Display can be overridden.

       The same possibilities are available in the ~/.nvidia-settings-rc configuration file.

       For example,  in  a  computer  lab  environment,  you  might  log  into  any  of  multiple
       workstations,  and  your  home  directory  is  NFS mounted to each workstation.  In such a
       situation, you might want your ~/.nvidia-settings-rc file to  be  applicable  to  all  the
       workstations.   Therefore,  you  would not want your config file to qualify each attribute
       with an X Display Name.  Leave the "Include X Display Names in  the  Config  File"  option
       unchecked on the nvidia-settings Configuration page (this is the default).

       There may be cases when you do want attributes in the config file to be qualified with the
       X Display name.  If you know what you are doing and want  config  file  attributes  to  be
       qualified with an X Display, check the "Include X Display Names in the Config File" option
       on the nvidia-settings Configuration page.

       In the typical home user environment where your home directory is local  to  one  computer
       and you are only configuring one X Display, then it does not matter whether each attribute
       setting is qualified with an X Display Name.

   6. Connecting to Remote X Servers
       nvidia-settings is an X client, but uses two separate X connections: one  to  display  the
       GUI,  and  another to communicate the NV-CONTROL requests.  These two X connections do not
       need to be to the same X server.  For  example,  you  might  run  nvidia-settings  on  the
       computer  stravinsky.nvidia.com, export the display to the computer bartok.nvidia.com, but
       be configuring the X server on the computer schoenberg.nvidia.com:

               nvidia-settings --display=bartok.nvidia.com:0 \
                   --ctrl-display=schoenberg.nvidia.com:0

       If --ctrl-display is not specified, then the  X  Display  to  control  is  what  --display
       indicates.   If --display is also not specified, then the $DISPLAY environment variable is
       used.

       Note, however, that you will need to have X  permissions  configured  such  that  you  can
       establish  an  X  connection  from  the  computer on which you are running nvidia-settings
       (stravinsky.nvidia.com)   to   the   computer   where   you   are   displaying   the   GUI
       (bartok.nvidia.com)   and   the   computer   whose   X   Display   you   are   configuring
       (schoenberg.nvidia.com).

       The simplest, most common, and least secure mechanism to do this  is  to  use  'xhost'  to
       allow access from the computer on which you are running nvidia-settings.

               (issued from bartok.nvidia.com)
               xhost +stravinsky.nvidia.com

               (issued from schoenberg.nvidia.com)
               xhost +stravinsky.nvidia.com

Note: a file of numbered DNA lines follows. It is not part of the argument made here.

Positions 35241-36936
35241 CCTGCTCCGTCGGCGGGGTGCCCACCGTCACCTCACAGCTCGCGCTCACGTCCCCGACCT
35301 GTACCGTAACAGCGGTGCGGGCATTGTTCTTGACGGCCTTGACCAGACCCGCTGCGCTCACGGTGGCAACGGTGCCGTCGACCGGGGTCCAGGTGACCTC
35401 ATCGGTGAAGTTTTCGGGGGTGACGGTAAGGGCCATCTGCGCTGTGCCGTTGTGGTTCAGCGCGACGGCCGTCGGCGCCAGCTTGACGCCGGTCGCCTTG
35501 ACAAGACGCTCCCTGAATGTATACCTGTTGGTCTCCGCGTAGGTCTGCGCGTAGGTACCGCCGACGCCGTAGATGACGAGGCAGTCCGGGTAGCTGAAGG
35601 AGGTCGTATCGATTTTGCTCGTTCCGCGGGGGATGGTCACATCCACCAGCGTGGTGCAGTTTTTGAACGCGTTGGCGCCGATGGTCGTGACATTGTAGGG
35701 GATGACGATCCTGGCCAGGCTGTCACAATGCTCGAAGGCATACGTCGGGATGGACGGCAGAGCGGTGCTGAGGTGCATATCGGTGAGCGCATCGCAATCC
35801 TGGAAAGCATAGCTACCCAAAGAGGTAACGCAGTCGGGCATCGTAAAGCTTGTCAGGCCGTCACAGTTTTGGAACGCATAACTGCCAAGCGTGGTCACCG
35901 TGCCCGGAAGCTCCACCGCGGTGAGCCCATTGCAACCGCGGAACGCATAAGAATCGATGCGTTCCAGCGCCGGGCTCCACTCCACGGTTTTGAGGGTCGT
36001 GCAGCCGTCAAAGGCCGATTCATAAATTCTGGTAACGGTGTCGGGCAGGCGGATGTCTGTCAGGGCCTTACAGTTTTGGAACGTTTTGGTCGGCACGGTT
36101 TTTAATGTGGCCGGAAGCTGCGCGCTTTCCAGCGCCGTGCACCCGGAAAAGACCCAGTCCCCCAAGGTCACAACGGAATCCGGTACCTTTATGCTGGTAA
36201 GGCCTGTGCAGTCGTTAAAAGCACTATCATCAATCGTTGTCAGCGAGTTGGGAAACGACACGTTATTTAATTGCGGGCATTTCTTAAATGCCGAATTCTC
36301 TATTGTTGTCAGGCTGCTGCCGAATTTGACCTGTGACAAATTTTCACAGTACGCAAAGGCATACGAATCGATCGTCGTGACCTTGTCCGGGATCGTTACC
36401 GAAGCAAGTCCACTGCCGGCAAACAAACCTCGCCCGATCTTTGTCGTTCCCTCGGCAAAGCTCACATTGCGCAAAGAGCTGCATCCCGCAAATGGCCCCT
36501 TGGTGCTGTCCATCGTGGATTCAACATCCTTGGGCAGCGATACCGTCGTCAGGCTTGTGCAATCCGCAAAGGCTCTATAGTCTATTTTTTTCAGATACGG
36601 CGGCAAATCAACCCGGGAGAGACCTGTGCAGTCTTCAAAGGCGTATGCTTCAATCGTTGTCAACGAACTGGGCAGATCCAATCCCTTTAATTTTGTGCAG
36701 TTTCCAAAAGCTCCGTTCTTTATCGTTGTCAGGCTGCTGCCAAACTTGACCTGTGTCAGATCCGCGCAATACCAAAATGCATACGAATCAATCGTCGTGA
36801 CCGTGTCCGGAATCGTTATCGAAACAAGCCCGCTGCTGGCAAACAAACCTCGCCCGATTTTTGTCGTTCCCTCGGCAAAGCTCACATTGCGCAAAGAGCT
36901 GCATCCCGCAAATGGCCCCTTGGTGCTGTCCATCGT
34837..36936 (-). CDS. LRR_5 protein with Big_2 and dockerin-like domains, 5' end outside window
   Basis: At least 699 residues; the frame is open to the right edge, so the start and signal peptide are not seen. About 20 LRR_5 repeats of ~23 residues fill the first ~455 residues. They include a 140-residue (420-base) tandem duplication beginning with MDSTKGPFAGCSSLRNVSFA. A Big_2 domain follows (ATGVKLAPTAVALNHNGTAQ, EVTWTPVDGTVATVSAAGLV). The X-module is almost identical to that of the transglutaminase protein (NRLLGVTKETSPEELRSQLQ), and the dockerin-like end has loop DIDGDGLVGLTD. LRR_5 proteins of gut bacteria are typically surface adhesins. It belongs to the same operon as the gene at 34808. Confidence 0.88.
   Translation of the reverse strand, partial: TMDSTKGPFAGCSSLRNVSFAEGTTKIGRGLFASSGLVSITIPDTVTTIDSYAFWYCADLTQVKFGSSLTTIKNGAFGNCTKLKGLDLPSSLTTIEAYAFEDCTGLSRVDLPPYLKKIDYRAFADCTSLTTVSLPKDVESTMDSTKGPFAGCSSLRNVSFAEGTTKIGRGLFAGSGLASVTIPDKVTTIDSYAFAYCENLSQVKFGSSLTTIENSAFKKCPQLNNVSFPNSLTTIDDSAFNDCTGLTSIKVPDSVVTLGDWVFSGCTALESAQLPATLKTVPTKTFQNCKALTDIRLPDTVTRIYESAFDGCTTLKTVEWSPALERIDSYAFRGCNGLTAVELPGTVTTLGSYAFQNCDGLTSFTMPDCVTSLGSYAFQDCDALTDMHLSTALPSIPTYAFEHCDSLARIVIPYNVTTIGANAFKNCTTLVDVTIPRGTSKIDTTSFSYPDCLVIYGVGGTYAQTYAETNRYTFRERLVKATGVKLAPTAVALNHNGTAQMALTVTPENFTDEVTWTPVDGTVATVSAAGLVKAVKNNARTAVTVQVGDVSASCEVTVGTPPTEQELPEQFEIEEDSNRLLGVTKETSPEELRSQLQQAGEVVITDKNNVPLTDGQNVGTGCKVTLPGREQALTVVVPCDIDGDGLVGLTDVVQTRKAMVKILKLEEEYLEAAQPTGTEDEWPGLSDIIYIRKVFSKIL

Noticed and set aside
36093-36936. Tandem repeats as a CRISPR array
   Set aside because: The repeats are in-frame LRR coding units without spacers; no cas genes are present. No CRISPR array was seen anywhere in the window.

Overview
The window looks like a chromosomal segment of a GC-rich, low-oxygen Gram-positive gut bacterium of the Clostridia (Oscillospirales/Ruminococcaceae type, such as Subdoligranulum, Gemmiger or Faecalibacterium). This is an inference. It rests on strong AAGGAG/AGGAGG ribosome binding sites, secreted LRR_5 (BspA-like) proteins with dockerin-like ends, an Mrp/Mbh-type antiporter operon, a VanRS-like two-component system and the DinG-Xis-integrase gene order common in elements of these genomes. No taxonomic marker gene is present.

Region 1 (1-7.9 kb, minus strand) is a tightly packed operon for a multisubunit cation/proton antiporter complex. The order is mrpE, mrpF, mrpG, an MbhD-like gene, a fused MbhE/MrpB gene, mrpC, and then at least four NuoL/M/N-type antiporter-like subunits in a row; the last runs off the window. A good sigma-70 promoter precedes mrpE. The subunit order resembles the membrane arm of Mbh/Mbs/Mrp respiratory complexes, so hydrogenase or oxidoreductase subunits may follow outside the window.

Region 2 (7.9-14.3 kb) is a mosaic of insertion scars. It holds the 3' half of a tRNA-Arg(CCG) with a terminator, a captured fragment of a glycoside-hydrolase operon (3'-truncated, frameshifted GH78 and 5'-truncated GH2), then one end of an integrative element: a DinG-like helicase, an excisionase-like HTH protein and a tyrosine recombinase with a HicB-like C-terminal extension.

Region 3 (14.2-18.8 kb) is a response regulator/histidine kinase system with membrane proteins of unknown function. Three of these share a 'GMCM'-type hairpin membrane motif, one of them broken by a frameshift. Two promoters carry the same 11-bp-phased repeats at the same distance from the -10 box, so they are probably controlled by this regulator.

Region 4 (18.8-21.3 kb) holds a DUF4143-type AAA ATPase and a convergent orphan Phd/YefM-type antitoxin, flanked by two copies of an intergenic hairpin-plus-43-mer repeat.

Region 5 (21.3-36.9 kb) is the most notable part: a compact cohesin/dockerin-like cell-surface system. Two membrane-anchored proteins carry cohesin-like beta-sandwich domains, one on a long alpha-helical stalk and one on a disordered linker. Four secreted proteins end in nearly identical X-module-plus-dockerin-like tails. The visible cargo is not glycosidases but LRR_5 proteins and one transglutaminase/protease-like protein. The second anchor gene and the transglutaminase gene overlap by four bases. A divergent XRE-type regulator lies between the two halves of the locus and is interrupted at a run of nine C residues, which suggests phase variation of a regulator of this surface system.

This  will  allow  all  X  clients  run on stravinsky.nvidia.com to connect and display on
       bartok.nvidia.com's X server and configure schoenberg.nvidia.com's X server.

       Please see the xauth(1) and xhost(1) man pages, or refer to your system  documentation  on
       remote  X  applications  and  security.  You might also Google for terms such as "remote X
       security" or "remote X Windows", and see documents such as the Remote X Apps mini-HOWTO:

            ⟨http://www.tldp.org/HOWTO/Remote-X-Apps.html⟩

       Please also note that the remote X server to be controlled must  be  using  the  NVIDIA  X
       driver.

   7. Licensing
       The  source  code to nvidia-settings is released as GPL.  The most recent official version
       of the source code is available here:

            ⟨ftp://download.nvidia.com/XFree86/nvidia-settings/⟩

       Note that nvidia-settings is simply an  NV-CONTROL  client.   It  uses  the  NV-CONTROL  X
       extension  to  communicate  with  the  NVIDIA  X server to query current settings and make
       changes to settings.

       You can make additions directly to nvidia-settings, or write your own  NV-CONTROL  client,
       using nvidia-settings as an example.

       Documentation  on  the NV-CONTROL extension and additional sample clients are available in
       the nvidia-settings source tarball.  Patches can be submitted to linux-bugs@nvidia.com.

   8. TODO
       There are many things still to be added to nvidia-settings, some of which include:

       -      different toolkits?  The GUI for nvidia-settings is  cleanly  abstracted  from  the
              back-end  of  nvidia-settings  that parses the configuration file and command line,
              communicates with the X server, etc.  If someone  were  so  inclined,  a  different
              front-end GUI could be implemented.

       -      write a design document explaining how nvidia-settings is designed; presumably this
              would make it easier for people to become familiar with the code base.

       If there are other things you would like to see added (or better yet, would  like  to  add
       yourself), please contact linux-bugs@nvidia.com.

FILES

       ~/.nvidia-settings-rc

EXAMPLES

       nvidia-settings
              Starts the nvidia-settings graphical interface.

       nvidia-settings --load-config-only
              Loads the settings stored in ~/.nvidia-settings-rc and exits.

       nvidia-settings --rewrite-config-file
              Writes the current X server configuration to ~/.nvidia-settings-rc file and exits.

       nvidia-settings --query FSAA
              Query the value of the full-screen antialiasing setting.

       nvidia-settings --assign RedGamma=2.0 --assign BlueGamma=2.0 --assign GreenGamma=2.0
              Set the gamma of the screen to 2.0.

AUTHOR

       Aaron Plattner
       NVIDIA Corporation

SEE ALSO

       nvidia-xconfig(1), nvidia-installer(1)

COPYRIGHT

       Copyright © 2010 NVIDIA Corporation.